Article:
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Nordic NCAA Championship Day 2


The women's field starts the 20 km classic race this morning (photo courtesy of Paul Bierman).


This morning the sun was shining brightly over the course as athletes tested wax and warmed up for the last race of the 2023 Nordic season. With temperatures rising to the high thirties, the tracks glazed slightly by the start of the men’s race, leading to tricky waxing conditions. The energy at the venue was high, with crowds of parents, siblings, teammates, and coaches lining the edges of the course to cheer on the athletes.


The Women.


EISA skiers presented strong classic results today, with four athletes earning All-American honors. UNH’s Jasmine Lyons (6th), Dartmouth’s Ava Thurston (7th) and Jasmine Drolet (8th), and UVM’s Waverly Gebhardt (10th) all skied to impressive Top-10 finishes. EISA packed six more athletes into the Top-20, with fast skiing from Haley Brewster (UVM, 12th), Shea Brams (Middlebury, 13th), Emma Strack (St. Lawrence, 14th), Lea Stabaek Wenaas (UNH, 16th), Charlotte Ogden (Middlebury, 18th), and Annie McColgan (UVM, 19th).



Haley Brewster (UVM), Emma Strack (SLU), and Shea Brams (Middlebury) ski down the course (photo courtesy of Paul Bierman).


Emma Strack, a sophomore at St. Lawrence, described skiing with the chase pack during the race. “I wanted to stay with them but I had to make sure I wasn’t hurting myself until I needed to,” she said. Strack had two Top-15 finishes for an impressive NCAA weekend.


Shea Brams, a first-year at Middlebury, told me she and her teammates prepared for the difficult course by thinking of race mantras. When it got tough, Brams reminded herself how much she loves the sport despite how hard racing can be. “Sometimes I’m like wow, I’m doing the hardest sport and I’m a beast!” Her teammate, senior Charlotte Ogden, also shared some of the words of encouragement she thought of during the many laps. “Trust your fitness, I’ve done this before, I can ski with these girls, I earned my spot here,” she told me. “The race was really fun, and really, really hard, but we finished it.” Ogden finishes out the final NCAAs of her career with two Top-20 finishes for the Panthers.



Brams skiing for Middlebury (photo courtesy of David Brams).


Annie McColgan, a sophomore at UVM, was thankful for the loud cheering and energetic crowd that her teammates brought to the top of the racecourse. “It’s super special when all of EISA comes out to cheer and gets you up the hill,” she told me. For McColgan, EISA is about pushing yourself with your friends by your side. “Shoutout to my roommate and teammate Waverly Gebhardt,” McColgan said smiling. “She’s been so close to a top ten for years. Today she really sprinted for it, and I could not be prouder.”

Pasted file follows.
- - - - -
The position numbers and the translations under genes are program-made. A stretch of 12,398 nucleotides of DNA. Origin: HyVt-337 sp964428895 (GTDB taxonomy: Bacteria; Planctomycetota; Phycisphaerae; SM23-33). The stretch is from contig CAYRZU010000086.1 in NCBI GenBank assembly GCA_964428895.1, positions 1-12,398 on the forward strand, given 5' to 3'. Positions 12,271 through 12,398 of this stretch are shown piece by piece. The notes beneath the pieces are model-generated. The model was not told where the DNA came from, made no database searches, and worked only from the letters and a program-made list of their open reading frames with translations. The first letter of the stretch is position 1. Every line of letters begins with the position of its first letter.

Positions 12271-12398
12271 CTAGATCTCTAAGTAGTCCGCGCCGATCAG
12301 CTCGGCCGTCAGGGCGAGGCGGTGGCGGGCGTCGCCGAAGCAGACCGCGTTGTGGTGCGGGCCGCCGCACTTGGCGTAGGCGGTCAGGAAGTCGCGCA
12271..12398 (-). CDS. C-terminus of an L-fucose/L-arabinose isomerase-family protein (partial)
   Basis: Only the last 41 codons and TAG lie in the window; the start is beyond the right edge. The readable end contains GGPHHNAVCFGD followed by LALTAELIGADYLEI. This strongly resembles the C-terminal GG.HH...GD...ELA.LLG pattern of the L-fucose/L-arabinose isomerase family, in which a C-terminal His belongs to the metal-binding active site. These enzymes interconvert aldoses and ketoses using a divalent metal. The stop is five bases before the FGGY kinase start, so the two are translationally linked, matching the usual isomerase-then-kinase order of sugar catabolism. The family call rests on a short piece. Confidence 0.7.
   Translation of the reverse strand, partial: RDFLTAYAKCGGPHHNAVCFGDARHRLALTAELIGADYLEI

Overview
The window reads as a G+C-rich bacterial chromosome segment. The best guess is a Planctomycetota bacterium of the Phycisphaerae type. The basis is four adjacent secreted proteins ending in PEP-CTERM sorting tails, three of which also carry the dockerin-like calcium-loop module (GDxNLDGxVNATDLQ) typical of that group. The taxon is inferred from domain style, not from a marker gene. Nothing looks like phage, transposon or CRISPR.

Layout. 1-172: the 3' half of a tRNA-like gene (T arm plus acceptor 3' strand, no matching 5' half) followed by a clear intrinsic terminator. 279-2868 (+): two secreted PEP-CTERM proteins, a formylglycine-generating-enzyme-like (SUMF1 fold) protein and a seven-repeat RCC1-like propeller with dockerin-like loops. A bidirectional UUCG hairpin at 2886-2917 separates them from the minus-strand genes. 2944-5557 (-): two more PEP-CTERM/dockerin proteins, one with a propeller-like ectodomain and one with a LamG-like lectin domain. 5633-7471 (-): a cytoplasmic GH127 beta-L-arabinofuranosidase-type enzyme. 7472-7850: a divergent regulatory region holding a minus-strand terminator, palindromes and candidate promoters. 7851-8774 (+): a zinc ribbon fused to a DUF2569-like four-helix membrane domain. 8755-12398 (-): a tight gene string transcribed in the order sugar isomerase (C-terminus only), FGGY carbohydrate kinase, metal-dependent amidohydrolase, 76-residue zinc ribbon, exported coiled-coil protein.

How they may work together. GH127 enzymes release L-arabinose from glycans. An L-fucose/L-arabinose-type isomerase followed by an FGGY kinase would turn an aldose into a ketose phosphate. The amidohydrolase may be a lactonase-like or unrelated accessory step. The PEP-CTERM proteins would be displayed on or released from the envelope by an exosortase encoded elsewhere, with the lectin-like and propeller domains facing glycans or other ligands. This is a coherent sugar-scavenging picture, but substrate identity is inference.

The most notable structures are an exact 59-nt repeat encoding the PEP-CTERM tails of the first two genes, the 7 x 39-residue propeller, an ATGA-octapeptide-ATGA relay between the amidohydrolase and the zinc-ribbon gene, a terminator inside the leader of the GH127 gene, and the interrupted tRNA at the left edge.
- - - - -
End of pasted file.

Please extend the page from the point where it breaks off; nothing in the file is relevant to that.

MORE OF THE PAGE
Middlebury and Harvard skiers cheer together at the top of the course.



The Men.


It was an impressive day for the EISA men, with schools from the east coast sweeping the men’s podium. Remí Drolet (1st), John Steel Hagenbuch (2nd), and Jacob Nystedt (3rd) skied to an impressive lead on the field for most of the race. Dartmouth put all three qualifiers in the Top-15, with Jack Lange (9th) and Luke Allan (13th) skiing fast for the Big Green. Logan Moore (Middlebury, 14th), Willson Moore (Middlebury, 15th), Zach Nemeth (Colby, 19th) and Scott Schulz (UNH, 20th) all raced to Top-20 results for the EISA.


Wilson Moore skiing for Middlebury (photo courtesy of David Brams).


Jack Young, a sophomore at Colby, had a lot of feelings after the last race. “It’s a little bittersweet,” he told me, “It’s been such an amazing season for me. I’m sad to have it be finished but also, I’m ready for a little bit of time off.”


Jacob Nystedt, a senior at UVM, was emotional after his third-place result. “I’m speechless. It was my last race ever in my ski career, and I knew that I had it in me,” he said. “My coaches have been doing a great job in the wax cabin and I went out today with great skis.” Nystedt was grinning from ear to ear, with his friends congratulating him left and right. “I just felt like if I was going to get a podium, this was it. This was my shot,” he said. “It’s just awesome, finishing up like this.”



Drolet and Nystedt race during today's 20 km mass start (photo courtesy of Paul Bierman).


Remí Drolet, a junior from Harvard, was today’s champion in the 20 km classic. He shook his head talking to me, unable to believe it was real. “This means everything,” he told me. “It was one of my big goals for the year.” Busy with academic work, Drolet didn’t get as much sleep before the races as he wanted. However, he didn’t let his preparations get in the way of his mental game on race day. “I got up here this morning and decided I really wanted it. It was a really hard fight all the way to the finish. There were moments when I didn’t know if I could do it, but I’m really happy I made it all the way back to the end.” A team player, Drolet references the teammates that support him. “It’s not just a win for me,” he told me, smiling. “My team and the coaches have been so great this year and I love all these guys. They’ve supported me along the way. I’m just so happy to be here and to come away with this result.”


EISA skiers Remí Drolet (Harvard) and John Steel Hagenbuch (Dartmouth) race into the finish (photo courtesy of Paul Bierman).


It was a fantastic day for ski racing, and an even better day for the EISA athletes. Done with competition for this season, the circuit will close its doors until January of 2024. Congratulations to all the athletes on an amazing effort this season and see you next year, folks!











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